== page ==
Back to the drawing board for new plans for the Whitgift Centre

The council has today issued documents that admit the era of big, shiny shopping centres is over and that the £1.4bn Westfield development is ‘unlikely to be implemented as consented’. Our unbuilt shopping centre correspondent, MT WALLETTE, reports

Never happening: one of the more aspirational CGIs put out by Westfield when they said that they were going to redevelop Croydon town centre

Less than a week after Tony Newman and Jo Negrini told private council meetings of their delight in receiving a love letter from Paris in which mall developers Westfield had expressed their “commitment” to Croydon (again), the council has today announced that it is looking for “design teams” to explore alternative options for the £1.4billion regeneration of the town centre.

This news was not announced to the people who Newman, the council leader, is supposed to represent, nor to the residents who pay the £220,000 per year salary for council CEO Negrini.

It was, instead, briefed to Negrini’s architect mates, through a trade journal.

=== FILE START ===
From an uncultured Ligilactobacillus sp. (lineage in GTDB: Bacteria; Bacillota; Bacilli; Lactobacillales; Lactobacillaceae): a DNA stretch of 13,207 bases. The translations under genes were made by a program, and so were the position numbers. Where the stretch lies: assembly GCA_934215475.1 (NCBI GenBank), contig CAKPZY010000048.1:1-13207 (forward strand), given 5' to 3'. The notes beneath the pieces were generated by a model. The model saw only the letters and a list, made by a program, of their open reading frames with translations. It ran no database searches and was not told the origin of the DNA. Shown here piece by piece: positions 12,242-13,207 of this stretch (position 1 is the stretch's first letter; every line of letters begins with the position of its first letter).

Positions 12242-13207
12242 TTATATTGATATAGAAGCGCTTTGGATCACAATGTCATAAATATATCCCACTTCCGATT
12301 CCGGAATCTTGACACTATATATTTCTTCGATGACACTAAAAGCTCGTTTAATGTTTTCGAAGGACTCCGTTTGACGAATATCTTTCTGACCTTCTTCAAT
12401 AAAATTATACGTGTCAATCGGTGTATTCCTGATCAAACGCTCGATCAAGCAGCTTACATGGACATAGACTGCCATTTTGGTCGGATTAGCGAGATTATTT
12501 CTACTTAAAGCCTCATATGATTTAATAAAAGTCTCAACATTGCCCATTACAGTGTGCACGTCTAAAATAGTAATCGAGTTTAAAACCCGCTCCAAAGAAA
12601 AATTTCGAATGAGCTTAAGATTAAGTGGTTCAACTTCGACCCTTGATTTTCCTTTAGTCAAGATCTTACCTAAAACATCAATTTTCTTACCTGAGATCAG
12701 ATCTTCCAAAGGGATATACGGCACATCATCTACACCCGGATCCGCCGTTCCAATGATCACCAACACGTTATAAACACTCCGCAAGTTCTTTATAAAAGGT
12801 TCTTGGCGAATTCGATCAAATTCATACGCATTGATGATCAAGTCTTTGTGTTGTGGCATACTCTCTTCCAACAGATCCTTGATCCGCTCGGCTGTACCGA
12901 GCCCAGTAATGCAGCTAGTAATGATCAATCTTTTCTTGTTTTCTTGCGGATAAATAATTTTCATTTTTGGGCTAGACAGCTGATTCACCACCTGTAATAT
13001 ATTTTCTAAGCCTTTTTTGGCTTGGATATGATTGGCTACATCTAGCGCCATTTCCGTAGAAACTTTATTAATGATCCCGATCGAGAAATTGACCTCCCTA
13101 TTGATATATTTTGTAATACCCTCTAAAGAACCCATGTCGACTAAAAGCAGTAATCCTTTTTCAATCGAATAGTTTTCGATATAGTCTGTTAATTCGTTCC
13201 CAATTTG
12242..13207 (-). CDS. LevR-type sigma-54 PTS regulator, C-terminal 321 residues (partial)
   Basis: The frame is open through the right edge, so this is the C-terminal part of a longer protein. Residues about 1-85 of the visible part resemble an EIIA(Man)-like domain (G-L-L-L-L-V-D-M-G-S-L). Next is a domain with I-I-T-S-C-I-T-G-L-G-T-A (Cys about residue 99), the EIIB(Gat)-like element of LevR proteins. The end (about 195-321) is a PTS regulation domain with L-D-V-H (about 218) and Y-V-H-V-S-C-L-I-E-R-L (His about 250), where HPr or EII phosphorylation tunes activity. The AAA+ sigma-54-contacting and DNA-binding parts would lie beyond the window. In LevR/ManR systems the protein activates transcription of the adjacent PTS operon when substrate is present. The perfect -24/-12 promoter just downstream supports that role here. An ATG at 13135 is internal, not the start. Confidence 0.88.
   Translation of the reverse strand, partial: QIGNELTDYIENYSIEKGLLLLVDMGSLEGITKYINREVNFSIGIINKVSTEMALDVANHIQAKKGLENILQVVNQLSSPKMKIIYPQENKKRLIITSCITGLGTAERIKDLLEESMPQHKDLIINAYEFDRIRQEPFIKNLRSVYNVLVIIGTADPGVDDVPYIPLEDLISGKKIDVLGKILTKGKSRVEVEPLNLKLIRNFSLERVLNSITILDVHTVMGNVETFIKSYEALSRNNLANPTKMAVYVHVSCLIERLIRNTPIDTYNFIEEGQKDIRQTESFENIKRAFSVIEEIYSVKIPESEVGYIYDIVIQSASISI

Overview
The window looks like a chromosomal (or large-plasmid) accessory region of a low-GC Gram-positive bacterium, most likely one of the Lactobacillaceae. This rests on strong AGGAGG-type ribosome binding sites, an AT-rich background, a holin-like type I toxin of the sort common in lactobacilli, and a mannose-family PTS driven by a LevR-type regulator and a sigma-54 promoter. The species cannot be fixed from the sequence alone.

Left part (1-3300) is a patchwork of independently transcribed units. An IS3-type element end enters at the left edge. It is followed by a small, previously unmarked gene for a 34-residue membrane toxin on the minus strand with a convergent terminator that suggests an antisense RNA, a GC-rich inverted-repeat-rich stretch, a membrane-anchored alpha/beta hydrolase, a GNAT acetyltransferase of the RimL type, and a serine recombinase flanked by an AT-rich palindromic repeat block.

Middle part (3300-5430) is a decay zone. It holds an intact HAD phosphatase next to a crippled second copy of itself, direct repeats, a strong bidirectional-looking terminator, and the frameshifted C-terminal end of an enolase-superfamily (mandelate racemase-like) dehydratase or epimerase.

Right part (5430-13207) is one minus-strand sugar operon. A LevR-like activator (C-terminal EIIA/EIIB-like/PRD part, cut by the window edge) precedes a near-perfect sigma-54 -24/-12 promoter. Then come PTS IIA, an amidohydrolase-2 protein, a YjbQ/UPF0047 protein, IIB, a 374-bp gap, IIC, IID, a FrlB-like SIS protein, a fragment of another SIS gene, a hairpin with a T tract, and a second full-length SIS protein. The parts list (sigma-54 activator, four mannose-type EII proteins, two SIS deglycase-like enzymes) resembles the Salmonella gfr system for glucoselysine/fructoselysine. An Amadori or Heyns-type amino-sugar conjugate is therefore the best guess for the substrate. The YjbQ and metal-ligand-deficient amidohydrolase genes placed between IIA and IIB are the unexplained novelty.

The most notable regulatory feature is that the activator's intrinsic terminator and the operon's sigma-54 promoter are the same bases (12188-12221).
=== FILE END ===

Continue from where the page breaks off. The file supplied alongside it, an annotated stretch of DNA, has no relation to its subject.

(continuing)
It is, however, a hugely significant move, since it appears to signal the council’s (belated) acknowledgement that they need to have something in place because Westfield and their Croydon “partners” Hammerson are unlikely to deliver on a scheme which has been promised since 2012.

Jo did say she had a ‘Plan B’,” a Katharine Street source said today.

“Clearly, she never really did, but now she has decided she better have a fall-back plan after all.

“This probably isn’t the council abandoning all hope that Westfield might finally pull their fingers out and start work on the development, but it certainly shows – at last – that the council recognises that it needs to be ready to do something, and soon.”

Hands up: Jo Negrini may have finally admitted she has been wrong over Westfield

The debt-laden council is hardly splashing big money on what they are calling a “destination retail research study”, offering less than £20,000, and inviting tenders with tight deadlines of less than one week for pitches.

According to the Architects’ Journal, the study “will explore fresh options for a new phased redevelopment of the Whitgift Centre and neighbouring Allders department store”.